"My challenge to the UK's researchers, universities, small and medium-sized enterprises, and large companies is to apply in huge numbers to participate in the programme," said EU Research Commissioner Maire Geoghegan-Quinn.In addition the highly selective European Research Council (ERC) has had its funding increased by 60% to £10.9 billion and the UK is a major beneficiary, taking 20% of these funds up until now.
"The competition will be fierce but I also believe that the excellence of the projects and the proposals coming from the UK means it will do very well out of Horizon 2020."
Sir Paul Nurse is president of the UK's Royal Society, which hosted Friday's launch event.
He told BBC News: "European money is really important and it's very good that it is going up by 30%. I think also driving collaboration across Europe is really good because we get access to 350 million people - it's one of the reasons [science] works so well in the United States.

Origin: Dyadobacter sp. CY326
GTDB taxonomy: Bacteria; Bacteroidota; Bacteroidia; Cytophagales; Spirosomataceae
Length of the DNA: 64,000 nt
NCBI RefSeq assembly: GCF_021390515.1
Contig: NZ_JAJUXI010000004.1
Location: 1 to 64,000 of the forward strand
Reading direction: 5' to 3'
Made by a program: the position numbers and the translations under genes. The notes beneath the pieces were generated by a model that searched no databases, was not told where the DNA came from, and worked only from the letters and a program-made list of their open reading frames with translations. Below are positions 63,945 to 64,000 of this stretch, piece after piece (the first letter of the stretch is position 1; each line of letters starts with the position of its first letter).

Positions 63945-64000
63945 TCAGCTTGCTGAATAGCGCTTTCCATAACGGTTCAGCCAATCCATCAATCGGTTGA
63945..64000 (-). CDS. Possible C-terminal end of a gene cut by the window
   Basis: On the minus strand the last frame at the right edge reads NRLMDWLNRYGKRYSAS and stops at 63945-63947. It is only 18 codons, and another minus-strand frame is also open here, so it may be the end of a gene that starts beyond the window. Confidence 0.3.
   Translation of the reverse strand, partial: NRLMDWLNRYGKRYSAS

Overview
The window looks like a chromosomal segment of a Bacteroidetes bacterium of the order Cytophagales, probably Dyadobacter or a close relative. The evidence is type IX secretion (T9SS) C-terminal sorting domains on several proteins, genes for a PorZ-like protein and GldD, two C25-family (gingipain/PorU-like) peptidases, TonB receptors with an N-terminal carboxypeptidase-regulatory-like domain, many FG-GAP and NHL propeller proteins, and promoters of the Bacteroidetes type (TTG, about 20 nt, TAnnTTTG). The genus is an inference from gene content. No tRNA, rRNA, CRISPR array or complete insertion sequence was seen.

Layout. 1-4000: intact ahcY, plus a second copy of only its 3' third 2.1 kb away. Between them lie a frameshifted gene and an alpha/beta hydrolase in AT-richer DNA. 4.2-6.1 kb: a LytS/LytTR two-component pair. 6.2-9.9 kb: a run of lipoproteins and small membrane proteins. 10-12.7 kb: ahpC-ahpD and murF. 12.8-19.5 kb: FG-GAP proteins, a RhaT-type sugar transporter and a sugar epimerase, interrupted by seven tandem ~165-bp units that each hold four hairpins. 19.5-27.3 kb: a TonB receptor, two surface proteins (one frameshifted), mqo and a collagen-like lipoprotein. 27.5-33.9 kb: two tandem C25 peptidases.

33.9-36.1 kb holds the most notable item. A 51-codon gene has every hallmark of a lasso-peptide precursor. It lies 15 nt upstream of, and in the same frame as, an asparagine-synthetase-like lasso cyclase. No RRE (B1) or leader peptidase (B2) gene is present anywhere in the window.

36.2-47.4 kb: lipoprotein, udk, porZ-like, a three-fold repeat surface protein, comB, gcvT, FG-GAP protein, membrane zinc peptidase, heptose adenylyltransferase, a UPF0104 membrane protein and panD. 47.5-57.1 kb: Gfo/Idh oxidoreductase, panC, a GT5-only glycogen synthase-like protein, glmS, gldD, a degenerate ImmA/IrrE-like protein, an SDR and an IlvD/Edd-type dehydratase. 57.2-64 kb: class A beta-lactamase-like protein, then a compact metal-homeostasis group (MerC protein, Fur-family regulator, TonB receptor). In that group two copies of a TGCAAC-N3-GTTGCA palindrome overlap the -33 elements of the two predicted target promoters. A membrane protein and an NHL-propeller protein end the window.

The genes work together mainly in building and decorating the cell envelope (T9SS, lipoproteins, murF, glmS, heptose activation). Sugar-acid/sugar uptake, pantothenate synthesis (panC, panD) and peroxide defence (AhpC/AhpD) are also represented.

"But particularly, at least from my perspective at the discovery research end, the ERC has made a very real difference. The European Commission is very proud of it and rightly so."To put this in context by comparing it with the budget for the National Institute of Health (NIH) in the US - the organisation that funds most of the federal funded medical research - NIH alone gets £20 billion per year.
This is a big step forward for EU scientific funding but there is some way to go to match our competitors in the US, Japan and the up and coming countries like China.
Original story on the BBC website